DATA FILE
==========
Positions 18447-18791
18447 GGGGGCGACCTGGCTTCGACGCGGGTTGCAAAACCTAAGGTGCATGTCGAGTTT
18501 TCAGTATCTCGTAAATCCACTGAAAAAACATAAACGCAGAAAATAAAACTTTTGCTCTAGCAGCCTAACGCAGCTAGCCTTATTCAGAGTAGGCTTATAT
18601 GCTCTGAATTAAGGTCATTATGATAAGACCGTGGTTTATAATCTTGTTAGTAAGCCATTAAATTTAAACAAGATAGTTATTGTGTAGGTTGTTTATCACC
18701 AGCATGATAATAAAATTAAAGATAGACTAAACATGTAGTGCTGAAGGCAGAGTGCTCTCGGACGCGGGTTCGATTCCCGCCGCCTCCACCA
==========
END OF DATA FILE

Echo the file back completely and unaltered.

Positions 18447-18791
18447 GGGGGCGACCTGGCTTCGACGCGGGTTGCAAAACCTAAGGTGCATGTCGAGTTT
18501 TCAGTATCTCGTAAATCCACTGAAAAAACATAAACGCAGAAAATAAAACTTTTGCTCTAGCAGCCTAACGCAGCTAGCCTTATTCAGAGTAGGCTTATAT
18601 GCTCTGAATTAAGGTCATTATGATAAGACCGTGGTTTATAATCTTGTTAGTAAGCCATTAAATTTAAACAAGATAGTTATTGTGTAGGTTGTTTATCACC
18701 AGCATGATAATAAAATTAAAGATAGACTAAACATGTAGTGCTGAAGGCAGAGTGCTCTCGGACGCGGGTTCGATTCCCGCCGCCTCCACCA